P&G’s Marc Pritchard Discusses the Limits of How Much Good Brands Can Do
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P&G’s Marc Pritchard Discusses the Limits of How Much Good Brands Can Do

By  |  December 17, 2020  |  Uncategorized  |  No Comments

Plenty of companies do good things for society.

Earlier this month, Hormel Foods, the maker of Spam and Skippy peanut butter, announced plans to donate $20,000 to Make-A-Wish Minnesota and another $20,000 to Feeding America. Kraft Heinz’s coffee brand Maxwell House recently pledged $200,000 to building homes for veterans. Kellogg’s has helped provide 13 million meals to people in need throughout 2020. Many more examples of corporate philanthropy on the part of CPG conglomerates exist.

Procter & Gamble, the maker of multiple prominent household brands, is no stranger to using its might to make the world better—whether that’s through fighting racism, confronting bias against LGBTQ people or promoting young women of color pursuing a career in filmmaking. This summer, the company stated its intention to go carbon neutral by 2030.

“We remain steadfast in our environmental sustainability commitments because the next decade represents a critical window to address climate change,” David Taylor, P&G’s CEO, said in the company’s 2020 Citizen Report, which outlines how the CPG manufacturer aims to become a better member of communities around the globe.

Today, P&G is committing to carrying out even more good deeds. Under its Lead With Love campaign, the company plans to do 2,021 “acts of good” in 2021. This includes additional donations to Covid-19 relief efforts, along with a number of brand-specific programs. Pampers, for instance, will give 400,000 books to families with newborn babies. Always will provide millions of period products to a handful of nonprofit organizations.

“Some of these things will be completely new; many will be the next wave of what we’re doing, because we believe [it’s] important to sustain these efforts to get greater and greater impact each year,” Marc Pritchard, P&G’s chief brand officer, told Adweek.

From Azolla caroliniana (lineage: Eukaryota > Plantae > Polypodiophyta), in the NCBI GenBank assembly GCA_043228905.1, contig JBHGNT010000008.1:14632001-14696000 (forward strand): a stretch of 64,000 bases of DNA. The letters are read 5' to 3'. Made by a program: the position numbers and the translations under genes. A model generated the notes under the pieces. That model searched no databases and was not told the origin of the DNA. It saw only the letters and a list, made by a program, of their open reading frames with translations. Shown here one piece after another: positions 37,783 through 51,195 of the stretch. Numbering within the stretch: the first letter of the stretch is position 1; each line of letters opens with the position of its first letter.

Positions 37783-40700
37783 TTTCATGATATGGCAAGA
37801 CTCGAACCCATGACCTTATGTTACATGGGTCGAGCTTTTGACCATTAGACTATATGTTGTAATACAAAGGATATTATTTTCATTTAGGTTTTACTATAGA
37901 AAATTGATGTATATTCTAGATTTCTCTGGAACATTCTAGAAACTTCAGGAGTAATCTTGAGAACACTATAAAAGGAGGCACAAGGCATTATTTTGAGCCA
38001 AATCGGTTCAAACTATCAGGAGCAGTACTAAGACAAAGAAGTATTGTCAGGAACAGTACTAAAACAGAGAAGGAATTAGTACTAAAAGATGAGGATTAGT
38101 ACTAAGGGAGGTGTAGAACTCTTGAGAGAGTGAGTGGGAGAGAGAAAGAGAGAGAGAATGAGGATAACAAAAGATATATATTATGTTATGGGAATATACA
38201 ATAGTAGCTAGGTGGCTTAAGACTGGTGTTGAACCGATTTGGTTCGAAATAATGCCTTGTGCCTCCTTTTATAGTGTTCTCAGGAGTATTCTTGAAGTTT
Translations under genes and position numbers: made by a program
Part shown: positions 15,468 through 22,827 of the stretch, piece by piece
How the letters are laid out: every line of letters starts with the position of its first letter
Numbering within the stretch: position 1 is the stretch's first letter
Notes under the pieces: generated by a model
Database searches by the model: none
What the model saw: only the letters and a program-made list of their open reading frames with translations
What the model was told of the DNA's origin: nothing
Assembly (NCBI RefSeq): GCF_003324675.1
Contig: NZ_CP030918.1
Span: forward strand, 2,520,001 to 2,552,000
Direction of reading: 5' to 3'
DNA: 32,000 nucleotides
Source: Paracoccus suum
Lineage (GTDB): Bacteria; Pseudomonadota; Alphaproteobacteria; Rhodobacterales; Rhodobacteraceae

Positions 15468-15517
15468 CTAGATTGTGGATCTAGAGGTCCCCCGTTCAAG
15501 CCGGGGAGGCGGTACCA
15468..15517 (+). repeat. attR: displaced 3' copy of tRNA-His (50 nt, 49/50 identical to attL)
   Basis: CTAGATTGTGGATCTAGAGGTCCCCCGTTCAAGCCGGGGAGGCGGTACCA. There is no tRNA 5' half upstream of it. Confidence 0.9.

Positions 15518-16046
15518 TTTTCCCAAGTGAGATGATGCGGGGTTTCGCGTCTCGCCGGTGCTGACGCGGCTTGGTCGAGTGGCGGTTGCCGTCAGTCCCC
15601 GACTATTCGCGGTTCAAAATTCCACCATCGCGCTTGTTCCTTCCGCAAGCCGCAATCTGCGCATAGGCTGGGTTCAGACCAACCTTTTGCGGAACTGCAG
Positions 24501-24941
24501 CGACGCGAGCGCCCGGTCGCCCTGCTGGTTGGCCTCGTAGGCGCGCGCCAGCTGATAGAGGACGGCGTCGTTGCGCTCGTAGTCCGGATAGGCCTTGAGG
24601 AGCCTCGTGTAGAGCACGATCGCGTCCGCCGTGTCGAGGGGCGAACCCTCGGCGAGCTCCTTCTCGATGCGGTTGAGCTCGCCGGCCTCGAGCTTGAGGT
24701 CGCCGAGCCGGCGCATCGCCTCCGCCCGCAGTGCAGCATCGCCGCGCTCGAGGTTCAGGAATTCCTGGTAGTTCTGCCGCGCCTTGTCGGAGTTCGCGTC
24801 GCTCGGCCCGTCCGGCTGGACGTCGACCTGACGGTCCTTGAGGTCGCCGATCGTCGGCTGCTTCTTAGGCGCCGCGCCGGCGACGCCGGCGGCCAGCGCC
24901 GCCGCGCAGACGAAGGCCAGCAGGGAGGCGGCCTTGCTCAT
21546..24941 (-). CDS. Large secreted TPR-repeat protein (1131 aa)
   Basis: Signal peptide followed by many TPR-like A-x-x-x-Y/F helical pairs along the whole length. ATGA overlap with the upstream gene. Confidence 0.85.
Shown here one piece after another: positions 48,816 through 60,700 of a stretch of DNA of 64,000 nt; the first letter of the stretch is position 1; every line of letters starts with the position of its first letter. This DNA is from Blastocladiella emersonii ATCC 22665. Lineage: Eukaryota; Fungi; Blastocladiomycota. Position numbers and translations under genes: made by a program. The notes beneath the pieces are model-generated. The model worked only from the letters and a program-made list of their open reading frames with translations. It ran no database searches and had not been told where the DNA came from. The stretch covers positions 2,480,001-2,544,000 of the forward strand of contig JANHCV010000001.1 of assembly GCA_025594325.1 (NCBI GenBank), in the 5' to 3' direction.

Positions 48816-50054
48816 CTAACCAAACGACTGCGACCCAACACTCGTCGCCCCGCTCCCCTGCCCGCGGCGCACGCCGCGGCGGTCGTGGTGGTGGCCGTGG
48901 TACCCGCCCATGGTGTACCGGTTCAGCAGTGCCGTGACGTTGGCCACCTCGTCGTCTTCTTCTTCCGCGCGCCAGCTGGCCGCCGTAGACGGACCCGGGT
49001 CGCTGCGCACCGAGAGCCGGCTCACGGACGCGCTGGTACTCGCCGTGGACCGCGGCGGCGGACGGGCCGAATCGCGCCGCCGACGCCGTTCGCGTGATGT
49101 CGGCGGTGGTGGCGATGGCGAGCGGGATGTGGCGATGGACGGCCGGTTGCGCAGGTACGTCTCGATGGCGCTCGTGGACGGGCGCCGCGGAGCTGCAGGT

The Cincinnati-based company is also encouraging shoppers to participate in the action through a new rewards program. As people earn points by answering surveys and purchasing products, P&G will donate to causes they’re interested in supporting.

A 60-second spot created by Dentsumcgarrybowen to spread awareness of P&G’s 2021 initiative shows various toddlers displaying a range of emotion, from joy and surprise to sadness and fear. The soundtrack features a choral version of Dreams by The Cranberries.

“We’re born with [eight] emotions. But the most powerful is love,” reads blue text on a white background at the ad’s halfway point. The commercial ends by asking viewers to get involved.

Unlike many firms that have suffered this year, several CPG manufacturers have seen revenue grow as people work, study, exercise and stream their favorite shows at home during the pandemic. P&G is no exception. In October, the maker of Tide detergent and Charmin toilet paper reported organic sales climbed 9% to $19.3 billion for the quarter ending Sept. 30. In this sense, it’s easier for P&G to be more generous right now than, say, an airline or restaurant chain.

With a massive ad budget, P&G also has a louder voice than most, allowing it to deliver its message of doing good to more people. In October, P&G dedicated $164.4 million to commercials aired on national TV—more than any other company—garnering it more than 33.6 billion impressions, according to data from Nielsen Ad Intel. Berkshire Hathaway came in second place with $126.5 million, followed by Amazon with $121.9 million.

Cause marketing, as it’s generally called, can sometimes work and sometimes not. As critics of the tactic might put it: If a corporation gives away money and no shopper is around to hear about it, does it make a difference?

About the Author: Paul Hiebert

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